I used to shoot a lot of street, where the ethos is to always have the camera with you and always have it ready. Once you have that ingrained it really helps – always looking, always ready. That mindset never left me – even after I moved to a rural area with very little ‘street’ type scenes happening.
Chris asked me to write about my mindset when photographing one of my recent (and ongoing) projects – Give Way. This got me thinking a lot about why I bother to do this in the first place. I pour a huge amount of time, effort, thought and resources into photography and after dwelling on this I am still not sure I have nailed down a firm answer as to why. However, the need to make something or to be creative has always been with me and for the last 10 years it has been channeled through photography. I am constantly thinking about project ideas, concepts and getting interested in subject matter that I can photograph. I don’t really know why I have this drive within me, but if I don’t concentrate on it and exercise it, I get irritable and can be a pain in the ass to live with. Photography is a way to express myself, a way to look at specific subjects in detail – it is also a handy excuse to get me out of the house and to allow me to speak to people I otherwise wouldn’t talk to.
The main issue I have with feeding this photographic ‘beast’ is time, or lack of it. We all know that good photography takes a hell of a lot of time; I have a full time job (unfortunately my photography doesn’t quite cover the bills) and I have a young family. So going out to make pictures can sometimes be bumped down the priority list. When I lived in the city I used to shoot a lot of street, and the ethos of always have the camera with you and always have it ready stuck with me. Once you have that ingrained it really helps – always looking, always ready. That mindset never left me – even after I moved to a rural area (The Glens of Antrim in Northern Ireland) with very little ‘street’ type scenes happening. I wondered how I could take interesting photos of cows, or horses (many people do by the way, check out Kadiya Qasem and Kate Kirkwood. But it never quite worked for me (apart from one shot).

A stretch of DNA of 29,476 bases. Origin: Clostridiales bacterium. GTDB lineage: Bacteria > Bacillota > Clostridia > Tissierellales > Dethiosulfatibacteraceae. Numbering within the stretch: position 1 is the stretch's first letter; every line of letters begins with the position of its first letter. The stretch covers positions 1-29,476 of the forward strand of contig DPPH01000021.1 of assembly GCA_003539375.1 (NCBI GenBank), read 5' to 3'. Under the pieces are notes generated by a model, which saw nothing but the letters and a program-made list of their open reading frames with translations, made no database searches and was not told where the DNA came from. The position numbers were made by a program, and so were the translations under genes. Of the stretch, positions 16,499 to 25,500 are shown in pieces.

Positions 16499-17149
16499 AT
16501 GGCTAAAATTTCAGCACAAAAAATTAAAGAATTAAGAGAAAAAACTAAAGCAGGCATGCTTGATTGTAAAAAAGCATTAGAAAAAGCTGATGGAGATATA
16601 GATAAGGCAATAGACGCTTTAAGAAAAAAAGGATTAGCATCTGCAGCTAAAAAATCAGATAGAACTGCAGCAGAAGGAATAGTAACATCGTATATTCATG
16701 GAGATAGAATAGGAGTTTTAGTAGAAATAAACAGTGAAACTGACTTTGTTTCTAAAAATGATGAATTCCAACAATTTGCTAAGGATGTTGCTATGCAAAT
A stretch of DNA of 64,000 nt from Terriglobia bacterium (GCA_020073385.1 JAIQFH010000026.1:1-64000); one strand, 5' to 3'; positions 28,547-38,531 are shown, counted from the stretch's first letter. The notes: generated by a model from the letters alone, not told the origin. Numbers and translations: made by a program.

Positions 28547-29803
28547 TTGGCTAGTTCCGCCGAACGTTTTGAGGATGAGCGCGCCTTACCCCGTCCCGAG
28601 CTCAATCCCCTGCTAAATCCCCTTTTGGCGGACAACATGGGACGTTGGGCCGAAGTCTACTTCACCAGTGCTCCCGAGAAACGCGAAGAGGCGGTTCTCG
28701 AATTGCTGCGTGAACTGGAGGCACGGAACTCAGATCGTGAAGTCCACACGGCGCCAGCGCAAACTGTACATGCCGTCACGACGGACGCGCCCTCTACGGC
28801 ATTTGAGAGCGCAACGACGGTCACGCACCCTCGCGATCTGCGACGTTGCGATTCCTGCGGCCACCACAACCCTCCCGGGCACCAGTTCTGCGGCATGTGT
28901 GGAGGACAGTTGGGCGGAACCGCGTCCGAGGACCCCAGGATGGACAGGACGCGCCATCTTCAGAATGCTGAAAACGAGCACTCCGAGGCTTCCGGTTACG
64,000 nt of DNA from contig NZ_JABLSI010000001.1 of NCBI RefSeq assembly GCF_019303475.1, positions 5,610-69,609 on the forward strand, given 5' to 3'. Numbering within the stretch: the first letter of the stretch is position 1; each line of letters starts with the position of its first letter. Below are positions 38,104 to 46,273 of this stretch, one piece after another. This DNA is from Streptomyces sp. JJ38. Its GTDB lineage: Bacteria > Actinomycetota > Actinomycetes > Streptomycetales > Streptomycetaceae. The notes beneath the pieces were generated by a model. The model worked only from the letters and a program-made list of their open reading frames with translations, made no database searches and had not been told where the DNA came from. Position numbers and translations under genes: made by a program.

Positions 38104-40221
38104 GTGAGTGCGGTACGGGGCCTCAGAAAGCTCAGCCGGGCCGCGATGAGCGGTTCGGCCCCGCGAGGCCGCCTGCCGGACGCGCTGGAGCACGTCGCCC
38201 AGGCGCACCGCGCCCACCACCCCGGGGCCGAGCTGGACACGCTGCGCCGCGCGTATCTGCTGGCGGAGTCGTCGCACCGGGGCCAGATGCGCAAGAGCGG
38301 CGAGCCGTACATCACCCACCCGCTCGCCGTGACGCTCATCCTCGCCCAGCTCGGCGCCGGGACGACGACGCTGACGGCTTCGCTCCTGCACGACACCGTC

“I don’t really know why I have this drive within me, but if I don’t concentrate on it and exercise it, I get irritable and can be a pain in the ass to live with. Photography is a way to express myself, a way to look at specific subjects in detail – it is also a handy excuse to get me out of the house and to allow me to speak to people I otherwise wouldn’t talk to.”
I found that as I was going about my daily business and dropping my kids off, I was driving through fantastic scenery in miserable weather and I started to get really interested in the landscape I now call home. It is very small geographically – so you can get around it quickly, but it is also very diverse and varied. You can be standing on top of a cliff looking out towards Scotland with the deep, grey majestic ocean below you and 10 minutes later be standing at the top of the Glens shrouded by fog and surrounded by locals cutting peat out of the ground. The weather can be so bad here, the cliche is four seasons in one day but we can have four and then four again in any order; everyone is obsessed with it and for me it just adds to the majestic nature of the place.
The weather can be so bad here, everyone is obsessed with it. So I started incorporating the ‘always ready’ mindset into my daily routine, making pictures whilst I was travelling around in the gloom, rain and fog. The more I shot the more it seemed to fit my mood; the pictures were a reaction to my environment and how I was feeling. A little isolated; a little melancholic because of said weather. I never set out to be a landscape photographer, what I strive to do is create pictures as a reaction to my environment or mindset. Once I read Gerry Badger’s quote (which you can find below) and applied it to photographs I was making of roads and places I was travelling, it made complete sense to me, plus I could incorporate making work into a busy day to day schedule.
“The path is frequently used as a metaphor for life, employed in generations of church sermons. Do we take the smooth, broad highway, the easy road sought by those who will selfishly do anything to make things comfortable for themselves, even to the detriment of others? Or do we choose the hard, stony road, fringed on either side with thorns, the path of the righteous? Frequently, as in the path of life, the way ahead is never as straightforward as it seems, and the road is blocked, requiring detours of one kind or another. At other times, we can be swept along irresistibly, never quite in control.”
So to go back Chris’ original question – my mindset when making these pictures – isolated, melancholic but looking to expose the rugged, mystical beauty of this place – hopefully the images are packed with meaning and at least evoke an emotive response in the viewer.